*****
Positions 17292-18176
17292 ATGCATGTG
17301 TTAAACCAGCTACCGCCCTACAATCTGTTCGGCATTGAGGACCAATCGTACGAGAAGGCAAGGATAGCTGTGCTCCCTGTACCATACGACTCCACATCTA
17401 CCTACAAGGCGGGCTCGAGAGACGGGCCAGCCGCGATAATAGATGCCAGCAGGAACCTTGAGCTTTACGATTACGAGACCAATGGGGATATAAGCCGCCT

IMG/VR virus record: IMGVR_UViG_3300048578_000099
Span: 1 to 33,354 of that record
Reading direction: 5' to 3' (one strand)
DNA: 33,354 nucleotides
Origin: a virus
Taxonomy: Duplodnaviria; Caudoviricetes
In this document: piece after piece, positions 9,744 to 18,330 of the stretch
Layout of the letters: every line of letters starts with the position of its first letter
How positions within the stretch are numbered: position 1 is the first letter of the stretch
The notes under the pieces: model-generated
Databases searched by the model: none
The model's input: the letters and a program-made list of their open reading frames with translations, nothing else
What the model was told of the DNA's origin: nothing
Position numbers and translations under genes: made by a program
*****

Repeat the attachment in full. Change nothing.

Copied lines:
Positions 17292-18176
17292 ATGCATGTG
17301 TTAAACCAGCTACCGCCCTACAATCTGTTCGGCATTGAGGACCAATCGTACGAGAAGGCAAGGATAGCTGTGCTCCCTGTACCATACGACTCCACATCTA
17401 CCTACAAGGCGGGCTCGAGAGACGGGCCAGCCGCGATAATAGATGCCAGCAGGAACCTTGAGCTTTACGATTACGAGACCAATGGGGATATAAGCCGCCT

IMG/VR virus record: IMGVR_UViG_3300048578_000099
Span: 1 to 33,354 of that record
Reading direction: 5' to 3' (one strand)
DNA: 33,354 nucleotides
Origin: a virus
Taxonomy: Duplodnaviria; Caudoviricetes
In this document: piece after piece, positions 9,744 to 18,330 of the stretch
Layout of the letters: every line of letters starts with the position of its first letter
How positions within the stretch are numbered: position 1 is the first letter of the stretch
The notes under the pieces: model-generated
Databases searched by the model: none
The model's input: the letters and a program-made list of their open reading frames with translations, nothing else
What the model was told of the DNA's origin: nothing
Position numbers and translations under genes: made by a program